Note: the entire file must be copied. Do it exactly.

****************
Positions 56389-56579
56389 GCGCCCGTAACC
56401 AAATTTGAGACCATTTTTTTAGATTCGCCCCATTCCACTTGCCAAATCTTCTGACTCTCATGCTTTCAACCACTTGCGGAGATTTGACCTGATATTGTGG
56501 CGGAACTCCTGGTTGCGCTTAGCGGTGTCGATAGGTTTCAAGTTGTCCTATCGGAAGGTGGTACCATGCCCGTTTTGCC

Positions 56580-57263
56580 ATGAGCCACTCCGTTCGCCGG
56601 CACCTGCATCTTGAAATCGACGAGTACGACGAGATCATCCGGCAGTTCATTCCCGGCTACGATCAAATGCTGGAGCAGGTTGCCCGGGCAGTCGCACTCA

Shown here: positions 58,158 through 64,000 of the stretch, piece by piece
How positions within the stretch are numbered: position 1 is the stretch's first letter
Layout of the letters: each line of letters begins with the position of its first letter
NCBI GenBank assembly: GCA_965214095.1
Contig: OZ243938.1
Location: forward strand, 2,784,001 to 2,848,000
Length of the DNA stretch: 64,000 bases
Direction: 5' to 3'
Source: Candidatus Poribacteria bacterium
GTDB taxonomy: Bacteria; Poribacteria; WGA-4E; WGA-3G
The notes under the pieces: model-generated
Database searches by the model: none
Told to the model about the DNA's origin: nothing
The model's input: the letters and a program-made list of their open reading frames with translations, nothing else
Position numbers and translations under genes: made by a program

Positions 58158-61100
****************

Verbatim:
Positions 56389-56579
56389 GCGCCCGTAACC
56401 AAATTTGAGACCATTTTTTTAGATTCGCCCCATTCCACTTGCCAAATCTTCTGACTCTCATGCTTTCAACCACTTGCGGAGATTTGACCTGATATTGTGG
56501 CGGAACTCCTGGTTGCGCTTAGCGGTGTCGATAGGTTTCAAGTTGTCCTATCGGAAGGTGGTACCATGCCCGTTTTGCC

Positions 56580-57263
56580 ATGAGCCACTCCGTTCGCCGG
56601 CACCTGCATCTTGAAATCGACGAGTACGACGAGATCATCCGGCAGTTCATTCCCGGCTACGATCAAATGCTGGAGCAGGTTGCCCGGGCAGTCGCACTCA

Shown here: positions 58,158 through 64,000 of the stretch, piece by piece
How positions within the stretch are numbered: position 1 is the stretch's first letter
Layout of the letters: each line of letters begins with the position of its first letter
NCBI GenBank assembly: GCA_965214095.1
Contig: OZ243938.1
Location: forward strand, 2,784,001 to 2,848,000
Length of the DNA stretch: 64,000 bases
Direction: 5' to 3'
Source: Candidatus Poribacteria bacterium
GTDB taxonomy: Bacteria; Poribacteria; WGA-4E; WGA-3G
The notes under the pieces: model-generated
Database searches by the model: none
Told to the model about the DNA's origin: nothing
The model's input: the letters and a program-made list of their open reading frames with translations, nothing else
Position numbers and translations under genes: made by a program

Positions 58158-61100